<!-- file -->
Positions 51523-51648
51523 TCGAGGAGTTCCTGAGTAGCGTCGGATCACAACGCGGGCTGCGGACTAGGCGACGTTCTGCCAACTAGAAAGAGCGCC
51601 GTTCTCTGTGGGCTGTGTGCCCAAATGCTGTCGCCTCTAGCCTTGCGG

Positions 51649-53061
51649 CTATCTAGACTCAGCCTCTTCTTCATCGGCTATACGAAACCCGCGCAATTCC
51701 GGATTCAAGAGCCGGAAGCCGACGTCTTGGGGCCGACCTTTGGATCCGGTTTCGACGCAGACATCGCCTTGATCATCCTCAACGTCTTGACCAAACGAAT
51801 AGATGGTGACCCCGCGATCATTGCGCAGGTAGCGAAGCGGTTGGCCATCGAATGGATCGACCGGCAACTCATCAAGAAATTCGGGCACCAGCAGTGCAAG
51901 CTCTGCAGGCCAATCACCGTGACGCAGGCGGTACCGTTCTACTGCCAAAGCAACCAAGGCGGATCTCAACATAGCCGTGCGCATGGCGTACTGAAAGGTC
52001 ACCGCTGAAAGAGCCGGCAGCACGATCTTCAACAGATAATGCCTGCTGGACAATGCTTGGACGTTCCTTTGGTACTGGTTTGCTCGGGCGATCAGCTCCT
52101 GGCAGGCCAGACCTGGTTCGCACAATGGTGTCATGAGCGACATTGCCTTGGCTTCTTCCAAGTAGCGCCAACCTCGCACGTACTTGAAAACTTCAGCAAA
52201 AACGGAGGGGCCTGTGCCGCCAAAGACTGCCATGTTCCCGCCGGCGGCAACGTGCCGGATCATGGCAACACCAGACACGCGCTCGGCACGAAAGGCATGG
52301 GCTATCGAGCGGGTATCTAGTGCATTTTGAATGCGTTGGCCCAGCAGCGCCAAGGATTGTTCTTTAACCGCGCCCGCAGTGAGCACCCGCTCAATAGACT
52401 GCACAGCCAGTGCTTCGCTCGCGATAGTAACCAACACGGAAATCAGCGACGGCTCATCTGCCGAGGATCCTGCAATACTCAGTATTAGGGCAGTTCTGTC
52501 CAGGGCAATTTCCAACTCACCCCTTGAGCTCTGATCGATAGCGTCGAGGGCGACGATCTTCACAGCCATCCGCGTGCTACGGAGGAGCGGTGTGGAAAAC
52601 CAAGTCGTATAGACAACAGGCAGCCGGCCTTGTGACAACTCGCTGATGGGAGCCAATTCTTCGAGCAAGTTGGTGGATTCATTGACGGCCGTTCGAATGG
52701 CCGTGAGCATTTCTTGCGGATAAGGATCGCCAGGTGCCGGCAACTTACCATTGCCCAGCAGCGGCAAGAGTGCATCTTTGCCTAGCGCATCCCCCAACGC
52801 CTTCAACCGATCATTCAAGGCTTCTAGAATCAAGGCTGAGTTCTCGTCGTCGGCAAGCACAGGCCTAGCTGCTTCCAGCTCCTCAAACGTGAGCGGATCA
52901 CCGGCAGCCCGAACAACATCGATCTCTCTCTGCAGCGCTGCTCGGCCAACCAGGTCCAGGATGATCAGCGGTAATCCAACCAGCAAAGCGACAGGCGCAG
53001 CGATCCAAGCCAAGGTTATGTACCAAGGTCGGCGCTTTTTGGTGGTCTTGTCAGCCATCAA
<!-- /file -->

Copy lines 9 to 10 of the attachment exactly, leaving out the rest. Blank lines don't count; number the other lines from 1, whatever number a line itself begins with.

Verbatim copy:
52001 ACCGCTGAAAGAGCCGGCAGCACGATCTTCAACAGATAATGCCTGCTGGACAATGCTTGGACGTTCCTTTGGTACTGGTTTGCTCGGGCGATCAGCTCCT
52101 GGCAGGCCAGACCTGGTTCGCACAATGGTGTCATGAGCGACATTGCCTTGGCTTCTTCCAAGTAGCGCCAACCTCGCACGTACTTGAAAACTTCAGCAAA